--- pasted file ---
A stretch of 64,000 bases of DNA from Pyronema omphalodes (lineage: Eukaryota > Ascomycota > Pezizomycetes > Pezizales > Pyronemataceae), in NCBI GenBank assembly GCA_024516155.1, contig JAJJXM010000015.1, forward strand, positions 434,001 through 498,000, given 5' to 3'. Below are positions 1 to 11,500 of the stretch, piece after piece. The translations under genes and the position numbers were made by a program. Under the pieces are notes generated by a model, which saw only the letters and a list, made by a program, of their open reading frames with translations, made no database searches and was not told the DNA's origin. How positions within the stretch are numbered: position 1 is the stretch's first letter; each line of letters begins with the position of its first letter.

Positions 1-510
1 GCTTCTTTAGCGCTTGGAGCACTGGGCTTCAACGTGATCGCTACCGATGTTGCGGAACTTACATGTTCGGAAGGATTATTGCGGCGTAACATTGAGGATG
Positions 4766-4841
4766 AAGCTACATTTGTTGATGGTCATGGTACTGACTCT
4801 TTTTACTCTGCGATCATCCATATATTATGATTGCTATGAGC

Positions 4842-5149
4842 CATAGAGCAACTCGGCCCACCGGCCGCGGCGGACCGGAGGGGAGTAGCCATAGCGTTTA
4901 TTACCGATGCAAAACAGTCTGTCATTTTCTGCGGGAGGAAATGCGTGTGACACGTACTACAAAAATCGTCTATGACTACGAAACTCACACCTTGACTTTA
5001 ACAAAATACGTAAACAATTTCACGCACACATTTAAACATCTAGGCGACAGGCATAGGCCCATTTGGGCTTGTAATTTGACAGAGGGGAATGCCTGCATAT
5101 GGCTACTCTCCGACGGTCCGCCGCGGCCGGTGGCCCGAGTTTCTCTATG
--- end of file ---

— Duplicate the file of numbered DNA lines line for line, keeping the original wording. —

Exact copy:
A stretch of 64,000 bases of DNA from Pyronema omphalodes (lineage: Eukaryota > Ascomycota > Pezizomycetes > Pezizales > Pyronemataceae), in NCBI GenBank assembly GCA_024516155.1, contig JAJJXM010000015.1, forward strand, positions 434,001 through 498,000, given 5' to 3'. Below are positions 1 to 11,500 of the stretch, piece after piece. The translations under genes and the position numbers were made by a program. Under the pieces are notes generated by a model, which saw only the letters and a list, made by a program, of their open reading frames with translations, made no database searches and was not told the DNA's origin. How positions within the stretch are numbered: position 1 is the stretch's first letter; each line of letters begins with the position of its first letter.

Positions 1-510
1 GCTTCTTTAGCGCTTGGAGCACTGGGCTTCAACGTGATCGCTACCGATGTTGCGGAACTTACATGTTCGGAAGGATTATTGCGGCGTAACATTGAGGATG
Positions 4766-4841
4766 AAGCTACATTTGTTGATGGTCATGGTACTGACTCT
4801 TTTTACTCTGCGATCATCCATATATTATGATTGCTATGAGC

Positions 4842-5149
4842 CATAGAGCAACTCGGCCCACCGGCCGCGGCGGACCGGAGGGGAGTAGCCATAGCGTTTA
4901 TTACCGATGCAAAACAGTCTGTCATTTTCTGCGGGAGGAAATGCGTGTGACACGTACTACAAAAATCGTCTATGACTACGAAACTCACACCTTGACTTTA
5001 ACAAAATACGTAAACAATTTCACGCACACATTTAAACATCTAGGCGACAGGCATAGGCCCATTTGGGCTTGTAATTTGACAGAGGGGAATGCCTGCATAT
5101 GGCTACTCTCCGACGGTCCGCCGCGGCCGGTGGCCCGAGTTTCTCTATG